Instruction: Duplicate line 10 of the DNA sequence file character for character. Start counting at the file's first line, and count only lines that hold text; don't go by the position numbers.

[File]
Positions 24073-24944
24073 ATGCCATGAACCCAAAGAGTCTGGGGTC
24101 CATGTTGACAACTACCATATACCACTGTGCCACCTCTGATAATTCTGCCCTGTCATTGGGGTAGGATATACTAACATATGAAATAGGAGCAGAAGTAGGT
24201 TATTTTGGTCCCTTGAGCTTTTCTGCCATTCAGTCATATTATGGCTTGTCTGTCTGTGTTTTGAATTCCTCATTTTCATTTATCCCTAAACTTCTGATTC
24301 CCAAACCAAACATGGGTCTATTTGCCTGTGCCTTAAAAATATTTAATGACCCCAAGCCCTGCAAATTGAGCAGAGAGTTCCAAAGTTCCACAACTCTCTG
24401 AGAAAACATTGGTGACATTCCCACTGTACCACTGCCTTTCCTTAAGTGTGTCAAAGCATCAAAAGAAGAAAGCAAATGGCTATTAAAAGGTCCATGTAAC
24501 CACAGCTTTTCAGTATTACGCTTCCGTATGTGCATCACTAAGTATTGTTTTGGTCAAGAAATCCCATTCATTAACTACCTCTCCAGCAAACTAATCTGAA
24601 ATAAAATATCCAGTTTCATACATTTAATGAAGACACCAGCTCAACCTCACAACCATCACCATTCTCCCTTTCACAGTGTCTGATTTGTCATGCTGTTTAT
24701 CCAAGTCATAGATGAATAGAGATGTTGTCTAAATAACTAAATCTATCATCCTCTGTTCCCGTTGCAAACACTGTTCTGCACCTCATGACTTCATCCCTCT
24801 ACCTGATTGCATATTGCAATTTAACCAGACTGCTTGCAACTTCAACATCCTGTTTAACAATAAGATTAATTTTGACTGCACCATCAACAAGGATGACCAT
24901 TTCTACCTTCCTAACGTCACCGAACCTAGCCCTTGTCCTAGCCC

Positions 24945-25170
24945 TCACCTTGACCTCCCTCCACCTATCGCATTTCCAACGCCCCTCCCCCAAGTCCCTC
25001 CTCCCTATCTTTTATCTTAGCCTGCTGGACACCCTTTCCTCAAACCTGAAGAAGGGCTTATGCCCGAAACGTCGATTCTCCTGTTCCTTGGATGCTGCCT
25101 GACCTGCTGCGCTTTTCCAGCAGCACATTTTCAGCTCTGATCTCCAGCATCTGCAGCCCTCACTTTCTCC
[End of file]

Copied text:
24801 ACCTGATTGCATATTGCAATTTAACCAGACTGCTTGCAACTTCAACATCCTGTTTAACAATAAGATTAATTTTGACTGCACCATCAACAAGGATGACCAT